Take a look at the beta version of dw.com. We're not done yet! Your opinion can help us make it better.
The latest incidents of deadly violence in China's northwestern region of Xinjiang indicate that Beijing's policies towards ethnic minorities have reached a dead end.
China's Autonomous Region of Xinjiang is more than four times larger than Germany, yet it has only 22 million inhabitants. Muslim Uighurs make up around 45 percent of the region's population. But they may soon lose their majority status as Han Chinese pour into Xinjiang in ever-increasing numbers. When the People's Liberation Army marched into the territory 64 years ago, Han Chinese accounted for just 6 percent of its population.
This development is tied to Beijing's ongoing policy of promoting large-scale migration into the remote and under-developed Western regions of Xinjiang and Tibet. Officially, the policy was designed, among other things, to support local inhabitants. But in reality this has only led to the locals feeling marginalized and suppressed, especially when it comes to their religious practices. Events like the "ethnic-harmony education month" held last May in Shanshan County have done nothing to change this. Last June 35, people were killed in clashes in Shanshan.
A suppressed minority
Chinese politics expert Willy Lam believes the situation won't change as long as Beijing doesn't shift tack. "Police and plainclothes security personnel maintain tight surveillance over most monasteries and mosques in Tibet and Xinjiang. The personal movements of religious leaders suspected to have anti-Beijing inclinations are kept under even closer scrutiny," Lam told DW.
Lam, who is a professor at the Chinese University of Hong Kong, added that "authorities in many Uighur-dominated towns have also forbidden Muslims to practice Ramadan and other religious rites. The teaching of Muslim religion and the Uighur language has consistently been cut in high schools and universities," he said.
According to a report by the UK-based "Economist" magazine, in Turpan - the prefecture where the latest deadly clashes took place - the authorities had been waging a campaign to persuade Uighur men not to grow long beards and women not to wear the veil or other Islamic clothing. Those living in neighborhoods where all residents complied were given preferential access to loans and government-sponsored job-training schemes, the report stated.
Links to Syrian rebels?
But the Chinese government doesn't put the blame for the growing tensions on flawed decisions taken by Beijing or local leaders - they are instead accusing extremist separatists. The Chinese state newspaper "Global Times" reported that Uighurs had traveled to Syria, where they were "radicalized" allegedly fighting alongside Syrian rebels. The paper cited a Chinese anti-terrorism official who said that around 100 people had done the same over the past year.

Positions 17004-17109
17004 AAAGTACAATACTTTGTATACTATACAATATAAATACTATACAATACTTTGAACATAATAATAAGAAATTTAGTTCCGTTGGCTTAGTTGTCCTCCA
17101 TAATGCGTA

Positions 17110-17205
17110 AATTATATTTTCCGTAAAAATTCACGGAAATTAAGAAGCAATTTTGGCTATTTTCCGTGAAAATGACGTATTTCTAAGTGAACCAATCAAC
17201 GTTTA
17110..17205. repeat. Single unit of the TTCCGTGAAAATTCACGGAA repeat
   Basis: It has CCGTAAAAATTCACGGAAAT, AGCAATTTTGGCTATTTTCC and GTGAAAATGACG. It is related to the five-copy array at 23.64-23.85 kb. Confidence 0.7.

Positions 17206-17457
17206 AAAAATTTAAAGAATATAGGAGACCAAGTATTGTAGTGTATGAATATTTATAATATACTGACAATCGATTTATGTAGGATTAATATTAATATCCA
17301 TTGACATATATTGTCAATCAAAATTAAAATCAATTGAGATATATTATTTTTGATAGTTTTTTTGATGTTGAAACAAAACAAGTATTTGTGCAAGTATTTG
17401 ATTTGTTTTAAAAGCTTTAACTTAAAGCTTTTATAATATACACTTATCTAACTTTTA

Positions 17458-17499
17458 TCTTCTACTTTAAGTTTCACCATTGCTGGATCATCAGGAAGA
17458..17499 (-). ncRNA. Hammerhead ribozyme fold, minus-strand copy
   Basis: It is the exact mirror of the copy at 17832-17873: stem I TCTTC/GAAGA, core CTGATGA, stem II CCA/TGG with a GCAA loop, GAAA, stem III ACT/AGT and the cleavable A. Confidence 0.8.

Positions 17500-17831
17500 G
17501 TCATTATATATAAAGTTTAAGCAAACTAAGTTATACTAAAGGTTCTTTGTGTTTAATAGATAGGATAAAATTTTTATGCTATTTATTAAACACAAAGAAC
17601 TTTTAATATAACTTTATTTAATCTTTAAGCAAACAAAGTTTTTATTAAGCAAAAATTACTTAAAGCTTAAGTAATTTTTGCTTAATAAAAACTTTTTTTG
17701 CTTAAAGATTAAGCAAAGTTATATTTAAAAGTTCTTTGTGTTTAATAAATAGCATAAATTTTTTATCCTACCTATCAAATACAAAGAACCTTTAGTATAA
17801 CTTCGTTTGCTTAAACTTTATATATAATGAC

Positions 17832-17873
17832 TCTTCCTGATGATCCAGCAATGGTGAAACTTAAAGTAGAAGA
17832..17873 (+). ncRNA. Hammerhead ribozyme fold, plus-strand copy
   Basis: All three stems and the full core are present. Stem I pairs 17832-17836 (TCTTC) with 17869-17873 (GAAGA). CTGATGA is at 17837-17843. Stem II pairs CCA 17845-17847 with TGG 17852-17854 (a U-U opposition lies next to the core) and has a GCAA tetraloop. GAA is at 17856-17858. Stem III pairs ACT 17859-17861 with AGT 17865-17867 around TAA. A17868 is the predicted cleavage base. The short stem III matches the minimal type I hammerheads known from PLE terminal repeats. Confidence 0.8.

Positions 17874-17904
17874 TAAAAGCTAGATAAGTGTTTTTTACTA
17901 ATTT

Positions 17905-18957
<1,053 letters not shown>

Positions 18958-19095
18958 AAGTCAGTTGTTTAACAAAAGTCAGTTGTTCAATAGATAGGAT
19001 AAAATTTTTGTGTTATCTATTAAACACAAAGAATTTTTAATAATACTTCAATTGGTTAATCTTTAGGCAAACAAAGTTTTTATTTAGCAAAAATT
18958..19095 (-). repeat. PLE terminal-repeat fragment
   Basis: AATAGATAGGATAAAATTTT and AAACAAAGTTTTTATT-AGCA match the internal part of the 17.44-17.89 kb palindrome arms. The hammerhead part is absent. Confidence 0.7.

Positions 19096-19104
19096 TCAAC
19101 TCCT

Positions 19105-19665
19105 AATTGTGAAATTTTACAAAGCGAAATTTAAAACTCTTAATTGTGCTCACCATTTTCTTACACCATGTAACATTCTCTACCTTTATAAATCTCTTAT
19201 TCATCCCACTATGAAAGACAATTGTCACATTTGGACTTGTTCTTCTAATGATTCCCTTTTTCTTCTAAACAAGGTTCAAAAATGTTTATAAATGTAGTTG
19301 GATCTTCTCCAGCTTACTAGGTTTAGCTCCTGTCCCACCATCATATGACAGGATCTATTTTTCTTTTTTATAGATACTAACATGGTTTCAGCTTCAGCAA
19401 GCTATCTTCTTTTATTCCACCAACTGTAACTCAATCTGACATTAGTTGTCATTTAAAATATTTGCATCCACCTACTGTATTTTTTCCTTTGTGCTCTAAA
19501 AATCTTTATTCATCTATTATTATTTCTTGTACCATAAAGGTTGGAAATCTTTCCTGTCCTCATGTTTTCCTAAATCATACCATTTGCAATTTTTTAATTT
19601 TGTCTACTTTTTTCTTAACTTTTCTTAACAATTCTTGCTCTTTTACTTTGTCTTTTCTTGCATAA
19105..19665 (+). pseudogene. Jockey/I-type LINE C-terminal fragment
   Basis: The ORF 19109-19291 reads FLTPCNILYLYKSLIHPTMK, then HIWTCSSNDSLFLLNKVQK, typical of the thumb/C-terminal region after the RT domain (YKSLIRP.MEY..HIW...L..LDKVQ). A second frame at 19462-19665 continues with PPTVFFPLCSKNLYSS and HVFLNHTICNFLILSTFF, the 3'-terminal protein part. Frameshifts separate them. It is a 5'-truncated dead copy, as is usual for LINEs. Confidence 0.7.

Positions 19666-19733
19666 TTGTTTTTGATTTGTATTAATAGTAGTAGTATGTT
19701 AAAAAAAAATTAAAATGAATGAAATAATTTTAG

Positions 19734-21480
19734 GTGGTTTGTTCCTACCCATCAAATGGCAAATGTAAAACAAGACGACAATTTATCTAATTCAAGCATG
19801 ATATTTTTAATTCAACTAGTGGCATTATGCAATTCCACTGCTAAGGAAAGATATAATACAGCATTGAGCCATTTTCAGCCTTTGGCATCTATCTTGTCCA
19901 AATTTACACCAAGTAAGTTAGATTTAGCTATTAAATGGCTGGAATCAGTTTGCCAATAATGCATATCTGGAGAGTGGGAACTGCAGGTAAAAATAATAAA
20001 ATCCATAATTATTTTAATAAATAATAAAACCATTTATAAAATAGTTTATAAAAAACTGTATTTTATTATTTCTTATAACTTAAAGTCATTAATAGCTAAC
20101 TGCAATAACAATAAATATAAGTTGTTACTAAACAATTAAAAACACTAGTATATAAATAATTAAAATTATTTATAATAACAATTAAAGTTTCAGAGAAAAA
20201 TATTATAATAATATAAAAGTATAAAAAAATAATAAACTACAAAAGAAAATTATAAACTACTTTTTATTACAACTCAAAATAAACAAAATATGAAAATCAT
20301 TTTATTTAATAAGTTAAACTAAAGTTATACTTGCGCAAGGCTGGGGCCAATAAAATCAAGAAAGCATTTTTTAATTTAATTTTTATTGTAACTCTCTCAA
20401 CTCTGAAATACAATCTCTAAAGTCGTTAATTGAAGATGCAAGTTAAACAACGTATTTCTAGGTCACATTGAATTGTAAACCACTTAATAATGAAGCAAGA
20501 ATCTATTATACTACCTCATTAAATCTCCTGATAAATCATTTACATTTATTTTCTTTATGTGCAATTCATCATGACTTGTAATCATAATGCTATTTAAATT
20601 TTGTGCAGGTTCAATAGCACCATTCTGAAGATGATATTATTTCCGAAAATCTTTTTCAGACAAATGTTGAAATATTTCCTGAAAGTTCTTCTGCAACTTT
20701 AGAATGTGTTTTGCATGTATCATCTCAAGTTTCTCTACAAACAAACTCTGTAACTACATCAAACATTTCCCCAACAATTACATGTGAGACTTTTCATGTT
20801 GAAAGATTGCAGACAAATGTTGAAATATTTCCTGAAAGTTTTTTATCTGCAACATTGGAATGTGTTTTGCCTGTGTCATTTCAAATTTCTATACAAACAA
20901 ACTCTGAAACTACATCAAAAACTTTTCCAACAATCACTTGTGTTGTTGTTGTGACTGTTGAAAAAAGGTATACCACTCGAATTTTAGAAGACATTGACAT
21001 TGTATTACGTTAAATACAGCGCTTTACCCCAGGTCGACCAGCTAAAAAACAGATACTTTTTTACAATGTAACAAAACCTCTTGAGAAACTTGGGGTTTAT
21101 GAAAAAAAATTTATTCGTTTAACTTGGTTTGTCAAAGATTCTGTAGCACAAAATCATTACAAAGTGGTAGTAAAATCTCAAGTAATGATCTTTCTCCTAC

In a separate story, the newspaper quoted Syria's ambassador to China, Imad Moustafa, as saying that at least 30 members of the militant East Turkistan Islamic Movement, which seeks independence for Xinjiang, had entered Syria to fight government forces in Aleppo.
'Not purely a terrorism issue'
Raffaello Pantucci, an expert on China and Central Asia at the Royal United Services Institute - a London-based think tank - told the Associated Press (AP) it was plausible that some Uighurs who identify with radical Islamist ideology might participate in the Syrian conflict.
"That there are Uighurs who are probably radicalized going into the battlefield in Syria is not entirely surprising. But whether this is an organized thing from the East Turkistan movement or its elements, it's difficult to know," Pantucci said.
Terrorism expert Rohan Gunaratna told the AP he was also sceptical, since the Pakistan-based movement is believed to have only about 100 members and support from a few hundred other people. But rather than being driven purely by religious extremism, unrest in Xinjiang is largely fueled by tensions and anger over Beijing's policies in the region, said Gunaratna, who heads a terrorism research center in Singapore.
He added that the government's hard-line approach could be driving people to join separatist groups. "China has to address this not only as a pure terrorism issue, but more as an inter-ethnic, inter-religious issue."
A new approach
Some experts say there are signs that Beijing might change its approach towards Tibet. Lam points to Yu Zhengsheng, a politburo member in charge of Tibet and Xinjiang, who earlier this year dropped hints to representative Tibetan figures in and out of China that Beijing might consider resuming long-stalled talks with emissaries of the Dalai Lama.
More recently, Chinese authorities allowed monks in several monasteries to openly display portraits of the Dalai Lama, who is still the most revered leader in the greater Tibet region.
Jin Wei, a director of ethnic and religious affairs at the Central Party School in Beijing, seems to have publicly broken away from the party orthodoxy on Tibet. Referring to the Dalai Lama, she said in a recent interview with the Hong Kong-based magazine "Asia Weekly": "We cannot just simply treat and regard him as an enemy." Doing this, she added, would trigger the ire of people who simply want to maintain their culture and traditions.
Jin believes there is a possibility that the "political struggle" between Beijing and the Dalai Lama might evolve into an ethnic conflict between Han Chinese and Tibetans.
Meanwhile, Beijing continues to rely on an intensified army presence in Xinjiang. Authorities also are offering rewards of up to $16,300 for information on terrorist activity that may help solve major terror crimes or lead to the arrest of terror suspects. It says those who knowingly shelter, protect or help "violent terrorist criminals" will be prosecuted.